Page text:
Before you go to my video link on youtube, I would like to mention two things, my macbook pro 13" used to 115C , after cleaning the fan and installing smcfancontrol , the temperature become between 55C and 70C depend of my use , and my macbook pro is only 1 years old , and this is 37C outside, at the same time I am using heavy applications and also from my experience can advise you , switch off your any flash players or videos on youtube in case you using heavy applications at the time becous the image quality will be really low, u better not kill your macbook, and also think about more watching your stream videos on divx it works way more better then on youtube trust me, visit stagevu for example.

To watch the tutorial click over here.

To download smcfancontrol click over here.

To download coolbook in case u dont like smcfancontrol click over here.

Also dont dont forget to clean your fan , it is really simple and easy. good luck hommies and thanx for comments of those who the had to face same problems , nice forum aswell bye bye.

agent_one 07-13-2010 09:55 PM

thank you everyone for the useful infos!

i'm about to share a bit of my experiences with my mbp.

lately it went really hot (90+ C) also with no program running.
at first i thought FINDER was indexing the whole content.
so i left it running on the desk and after few hours i shut it down.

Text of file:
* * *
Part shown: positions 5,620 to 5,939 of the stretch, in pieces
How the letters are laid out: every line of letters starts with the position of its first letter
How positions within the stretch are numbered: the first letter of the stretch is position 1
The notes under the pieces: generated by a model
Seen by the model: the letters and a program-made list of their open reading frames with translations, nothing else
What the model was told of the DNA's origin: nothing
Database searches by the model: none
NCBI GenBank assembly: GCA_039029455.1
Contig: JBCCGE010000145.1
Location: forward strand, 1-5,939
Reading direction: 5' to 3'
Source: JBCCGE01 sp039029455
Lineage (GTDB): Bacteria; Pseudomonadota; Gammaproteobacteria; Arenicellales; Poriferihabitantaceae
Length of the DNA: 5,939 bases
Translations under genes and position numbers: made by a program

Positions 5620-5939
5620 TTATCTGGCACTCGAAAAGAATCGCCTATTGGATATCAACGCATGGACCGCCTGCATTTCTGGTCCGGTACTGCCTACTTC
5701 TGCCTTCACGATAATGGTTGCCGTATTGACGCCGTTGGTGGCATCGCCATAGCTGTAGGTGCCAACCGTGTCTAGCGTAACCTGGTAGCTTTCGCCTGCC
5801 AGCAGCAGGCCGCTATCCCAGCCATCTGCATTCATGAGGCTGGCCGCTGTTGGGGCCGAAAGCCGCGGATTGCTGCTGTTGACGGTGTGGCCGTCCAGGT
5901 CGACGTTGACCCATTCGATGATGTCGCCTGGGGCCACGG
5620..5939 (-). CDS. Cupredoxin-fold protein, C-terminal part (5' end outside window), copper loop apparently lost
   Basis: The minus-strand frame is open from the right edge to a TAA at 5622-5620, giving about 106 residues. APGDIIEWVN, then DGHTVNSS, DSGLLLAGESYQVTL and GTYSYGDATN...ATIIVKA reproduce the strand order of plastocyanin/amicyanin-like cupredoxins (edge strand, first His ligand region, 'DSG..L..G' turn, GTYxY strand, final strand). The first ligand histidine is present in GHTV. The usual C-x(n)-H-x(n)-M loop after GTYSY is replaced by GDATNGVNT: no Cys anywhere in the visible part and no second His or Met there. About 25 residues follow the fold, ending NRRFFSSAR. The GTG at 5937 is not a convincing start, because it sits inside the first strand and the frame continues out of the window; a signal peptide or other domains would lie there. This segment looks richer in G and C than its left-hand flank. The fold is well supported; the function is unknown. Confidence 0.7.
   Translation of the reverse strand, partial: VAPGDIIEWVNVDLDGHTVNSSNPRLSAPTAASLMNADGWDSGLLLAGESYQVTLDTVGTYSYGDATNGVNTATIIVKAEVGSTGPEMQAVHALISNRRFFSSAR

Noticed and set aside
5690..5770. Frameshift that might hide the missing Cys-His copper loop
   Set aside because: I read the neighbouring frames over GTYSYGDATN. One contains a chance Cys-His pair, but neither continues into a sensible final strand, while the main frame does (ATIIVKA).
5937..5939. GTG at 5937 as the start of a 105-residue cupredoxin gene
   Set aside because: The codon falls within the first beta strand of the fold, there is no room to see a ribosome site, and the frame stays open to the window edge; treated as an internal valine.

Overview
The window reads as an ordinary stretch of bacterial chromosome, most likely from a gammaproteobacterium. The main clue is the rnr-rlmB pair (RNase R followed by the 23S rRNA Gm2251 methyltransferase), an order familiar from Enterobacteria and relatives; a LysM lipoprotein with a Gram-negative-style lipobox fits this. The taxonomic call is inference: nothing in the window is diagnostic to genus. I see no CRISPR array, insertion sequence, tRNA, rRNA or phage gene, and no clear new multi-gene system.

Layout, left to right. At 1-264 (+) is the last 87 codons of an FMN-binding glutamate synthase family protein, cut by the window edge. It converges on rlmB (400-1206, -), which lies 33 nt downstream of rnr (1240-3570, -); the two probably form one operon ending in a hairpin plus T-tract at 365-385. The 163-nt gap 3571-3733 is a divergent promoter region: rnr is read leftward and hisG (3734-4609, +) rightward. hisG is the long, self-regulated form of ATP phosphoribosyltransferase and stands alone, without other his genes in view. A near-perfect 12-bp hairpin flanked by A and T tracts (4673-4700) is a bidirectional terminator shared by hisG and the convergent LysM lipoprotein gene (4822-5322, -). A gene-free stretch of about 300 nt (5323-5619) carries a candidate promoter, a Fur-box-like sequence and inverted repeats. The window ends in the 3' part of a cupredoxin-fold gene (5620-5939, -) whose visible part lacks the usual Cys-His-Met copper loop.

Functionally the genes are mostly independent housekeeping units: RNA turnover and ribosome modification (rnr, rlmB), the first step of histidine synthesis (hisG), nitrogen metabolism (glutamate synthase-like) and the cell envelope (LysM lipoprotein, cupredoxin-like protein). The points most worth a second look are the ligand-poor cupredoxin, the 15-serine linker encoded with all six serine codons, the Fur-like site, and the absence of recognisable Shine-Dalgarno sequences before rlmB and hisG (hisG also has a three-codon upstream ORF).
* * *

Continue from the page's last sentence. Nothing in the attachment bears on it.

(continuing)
the next day i turned it on and still the fans were running wild.
it happened a few days 'til i realized that there was a problem with a faulty HP scanner driver/software (HP SCANJET G4050) which maxes out the whole system for a single HP SHORTCUT MANAGER (CPU usage 90%)??? :\

(more infos here: HP drivers max out CPU -- 3rd party drivers?? - Mac Forums)

i followed the instruction and deleted the HP SHORTCUT MANAGER and everything was back to normal. that was my weirdest experience with my mac.

normally i'm working with both windows 7 + mac os 64-bit on my MBP (since i need AutoCAD + 3DS MAX) - on parallels desktop. even with these programs, my mbp never got as wild as when the faulty software was running.

so guys, beware of the faulty hp driver... ;D

Queeg500 01-29-2011 10:03 PM

In the last week i have become the proud owner of a 15" MacBook Pro.
This evening, i was casually using it on my lap for a number of hours in a room of high temperature. It didn't occur to me for a second that my machine might be overheating and so i continued browsing websites and using TweetDeck as normal.
Whilst on a website, the images on the page became corrupt and my other safari windows would not refresh. Moments later a small, square grey box popped up advising me to hold down the power button and then press it again to restart. I must admit it panicked me having only owned the machine for, well, as little as 4 or 5 days. I did as i was instructed and held down the power button until it shut down. I took it into another room that had a chill and left it for nearly 2 hours to cool completely, to the point of being very cold to touch.